To do that, you'll need some dried beans, like white navy beans. We keep a small bag of them in the pantry for this very purpose. You can use them again and again. The added weight of the beans is to keep the pastry from bubbling during the baking process.

James Houston Turner, the Gourmet Spy, makes a basic pie crust
First tear off a sheet of baking paper and fold in half, then half again, then half again (into eighths). You will end up with a pointed piece of baking paper. Gently lay the folded paper in your pie dish with the pointed end at the center. Make a mark on both edges of the paper that corresponds to the upper edge of the pie dish. Take out and draw an arced line between those points, then cut with scissors and discard outer edge. Unfold and lay the remaining disk of baking paper in bottom of pie dish. Gently pour in your 1 cup of dried beans and slide the pie plate into 350F (180C) oven for about 20-25 minutes. The baking paper keeps the beans from making dents in the dough. When the crust is brown, remove pie dish to a wire rack. Allow to cool for 10 minutes, then lift baking paper and beans out so the crust can cool completely.

For our pumpkin pie recipe, we use butternut squash. Forget the canned pumpkin, which has almost replaced pumpkins themselves when it comes to making pies. Making your own pumpkin pie filling is not only easy and satisfying, but a lot more flavorful because we're roasting the pumpkin first, which intensifies the flavor. So c'mon, give it a try. Live on the edge.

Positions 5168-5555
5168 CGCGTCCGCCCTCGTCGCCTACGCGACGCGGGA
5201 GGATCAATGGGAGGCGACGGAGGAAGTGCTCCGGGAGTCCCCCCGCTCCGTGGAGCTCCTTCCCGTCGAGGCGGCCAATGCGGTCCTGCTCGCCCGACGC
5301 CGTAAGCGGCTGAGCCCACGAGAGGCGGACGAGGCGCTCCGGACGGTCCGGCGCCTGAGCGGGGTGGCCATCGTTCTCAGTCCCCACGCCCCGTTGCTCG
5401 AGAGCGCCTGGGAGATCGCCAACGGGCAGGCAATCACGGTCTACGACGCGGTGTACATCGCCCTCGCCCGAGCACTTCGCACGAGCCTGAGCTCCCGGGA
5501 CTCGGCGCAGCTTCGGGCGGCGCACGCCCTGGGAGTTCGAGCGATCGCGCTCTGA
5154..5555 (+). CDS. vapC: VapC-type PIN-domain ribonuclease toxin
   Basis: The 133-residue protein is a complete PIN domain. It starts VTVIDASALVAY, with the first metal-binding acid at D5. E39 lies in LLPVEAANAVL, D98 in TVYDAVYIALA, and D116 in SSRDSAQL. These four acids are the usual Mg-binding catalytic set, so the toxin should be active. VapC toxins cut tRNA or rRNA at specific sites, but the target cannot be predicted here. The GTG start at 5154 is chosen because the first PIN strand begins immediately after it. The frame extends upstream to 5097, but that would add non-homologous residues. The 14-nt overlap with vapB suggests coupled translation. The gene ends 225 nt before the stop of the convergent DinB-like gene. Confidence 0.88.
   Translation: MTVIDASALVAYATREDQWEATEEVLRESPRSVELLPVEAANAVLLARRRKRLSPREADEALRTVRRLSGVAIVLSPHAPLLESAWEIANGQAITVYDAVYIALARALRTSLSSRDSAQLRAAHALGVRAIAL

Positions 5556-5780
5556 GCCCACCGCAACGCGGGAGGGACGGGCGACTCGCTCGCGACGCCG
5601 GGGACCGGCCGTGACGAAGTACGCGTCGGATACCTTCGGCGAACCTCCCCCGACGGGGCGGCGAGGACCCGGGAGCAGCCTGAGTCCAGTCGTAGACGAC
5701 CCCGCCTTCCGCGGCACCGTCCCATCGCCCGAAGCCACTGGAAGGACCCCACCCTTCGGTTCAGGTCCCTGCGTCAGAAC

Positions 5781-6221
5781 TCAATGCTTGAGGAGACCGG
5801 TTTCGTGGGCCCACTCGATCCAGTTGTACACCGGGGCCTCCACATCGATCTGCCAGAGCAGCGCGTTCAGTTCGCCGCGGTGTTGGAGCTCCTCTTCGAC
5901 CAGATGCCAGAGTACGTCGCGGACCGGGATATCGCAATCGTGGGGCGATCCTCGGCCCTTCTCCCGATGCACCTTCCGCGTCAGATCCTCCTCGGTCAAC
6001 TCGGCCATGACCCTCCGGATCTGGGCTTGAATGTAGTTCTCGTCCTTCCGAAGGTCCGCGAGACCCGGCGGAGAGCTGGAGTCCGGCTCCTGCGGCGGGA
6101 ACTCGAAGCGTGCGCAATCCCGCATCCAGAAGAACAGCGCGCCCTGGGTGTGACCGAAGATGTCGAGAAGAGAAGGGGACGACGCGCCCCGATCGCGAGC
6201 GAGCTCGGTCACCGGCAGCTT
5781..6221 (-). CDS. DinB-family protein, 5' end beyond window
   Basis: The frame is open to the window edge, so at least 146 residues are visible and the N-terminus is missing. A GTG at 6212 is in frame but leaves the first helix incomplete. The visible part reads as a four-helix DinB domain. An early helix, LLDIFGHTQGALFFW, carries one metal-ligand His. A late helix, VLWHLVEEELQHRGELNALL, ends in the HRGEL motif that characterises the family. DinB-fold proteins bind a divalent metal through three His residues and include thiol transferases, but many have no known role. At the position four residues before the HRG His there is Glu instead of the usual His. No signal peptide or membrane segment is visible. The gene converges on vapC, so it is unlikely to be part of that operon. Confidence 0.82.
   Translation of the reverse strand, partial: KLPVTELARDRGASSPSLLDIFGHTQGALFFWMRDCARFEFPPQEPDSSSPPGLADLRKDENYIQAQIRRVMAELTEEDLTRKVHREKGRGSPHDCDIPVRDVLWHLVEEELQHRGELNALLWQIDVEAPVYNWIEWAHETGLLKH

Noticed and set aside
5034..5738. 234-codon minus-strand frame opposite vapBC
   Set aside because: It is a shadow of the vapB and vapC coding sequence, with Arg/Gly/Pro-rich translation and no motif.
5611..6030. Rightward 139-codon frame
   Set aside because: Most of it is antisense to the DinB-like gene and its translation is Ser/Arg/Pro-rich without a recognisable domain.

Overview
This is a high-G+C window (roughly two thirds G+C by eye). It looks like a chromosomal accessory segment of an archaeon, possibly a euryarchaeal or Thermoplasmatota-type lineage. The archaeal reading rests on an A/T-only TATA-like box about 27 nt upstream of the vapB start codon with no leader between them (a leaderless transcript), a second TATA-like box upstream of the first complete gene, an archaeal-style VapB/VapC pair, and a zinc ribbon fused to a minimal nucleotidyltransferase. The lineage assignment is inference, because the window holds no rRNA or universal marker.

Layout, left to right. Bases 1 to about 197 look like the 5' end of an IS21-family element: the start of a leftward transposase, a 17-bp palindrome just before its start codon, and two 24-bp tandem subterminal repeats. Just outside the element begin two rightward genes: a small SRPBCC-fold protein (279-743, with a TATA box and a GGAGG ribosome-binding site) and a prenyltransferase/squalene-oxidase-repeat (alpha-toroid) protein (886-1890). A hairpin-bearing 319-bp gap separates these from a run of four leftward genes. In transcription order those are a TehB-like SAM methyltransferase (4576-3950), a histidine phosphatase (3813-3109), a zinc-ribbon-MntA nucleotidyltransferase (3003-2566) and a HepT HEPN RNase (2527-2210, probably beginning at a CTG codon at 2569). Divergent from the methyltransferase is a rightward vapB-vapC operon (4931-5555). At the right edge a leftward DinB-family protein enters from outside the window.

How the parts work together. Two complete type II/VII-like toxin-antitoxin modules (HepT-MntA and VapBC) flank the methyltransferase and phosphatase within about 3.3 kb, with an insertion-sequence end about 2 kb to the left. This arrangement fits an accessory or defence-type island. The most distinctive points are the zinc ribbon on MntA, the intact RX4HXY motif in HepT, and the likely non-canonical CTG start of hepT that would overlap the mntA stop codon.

Here's what you do:
Choose a medium-sized butternut squash (I will use the terms "squash" and "pumpkin" interchangeably here) that's about the same size at each end (even if it's stubby and short). If you buy one that has a bulbous/fat bottom, there will be a large hollow inside, where the seeds are. Choosing one with a smaller bottom means less of a hollow and more meat. You will still have seeds, so when you cut the squash open, scoop out the seeds with a spoon and either discard or wash and clean stringy bits off, pat dry, then coat with oil and a bit of sea salt (and/or spice) and roast for 10-20 minutes (stirring every 5 minutes) until golden brown, at 275F (140C). They are delicious!

Once the butternut squash is seeded, cut into chunks smaller than your fist. I then cut the tough outer skin off my chunks, but you need not do this as the skin turns very soft when cooked. Toss all of the chunks into a small plastic vegetable bag (from the grocery store), douse with a little olive oil (1-2 TB), then tumble the chunks inside the bag to coat with oil. Spread chunks on a baking tray that has been lined with baking paper (makes cleanup a lot easier), and roast for 20-25 minutes at 375F (190C), until tender (pierce with a fork to check if they are tender). It will now be easy to scoop the squash meat out of the skin. Put pumpkin meat into a bowl and mash. For one pie, you will need 1 1/2 cups of mashed pumpkin.

To that add:
2 eggs, beaten
3/4 cups raw sugar
1/2 tsp sea salt
1 tsp ground cinnamon
1/2 tsp ground ginger
1/4 tsp ground cloves
1 1/2 cups low-fat evaporated milk

BTW, I like more spice in my pie, but the spice measurements above are a great starting point; I also like to add 1/2 tsp nutmeg.

Combine ingredients into a mixing bowl and blend well (we use a "stick" blender and a tall carafe so the mixture is pureed well). Pour puree into the prebaked pie shell and bake in a preheated 425F (220C) oven for 15 minutes. Reduce temperature to 350F (180C) and bake an additional 40-50 minutes, or until a knife that's inserted near the center of the pie comes out clean. Cool and garnish with the following optional topping, if desired.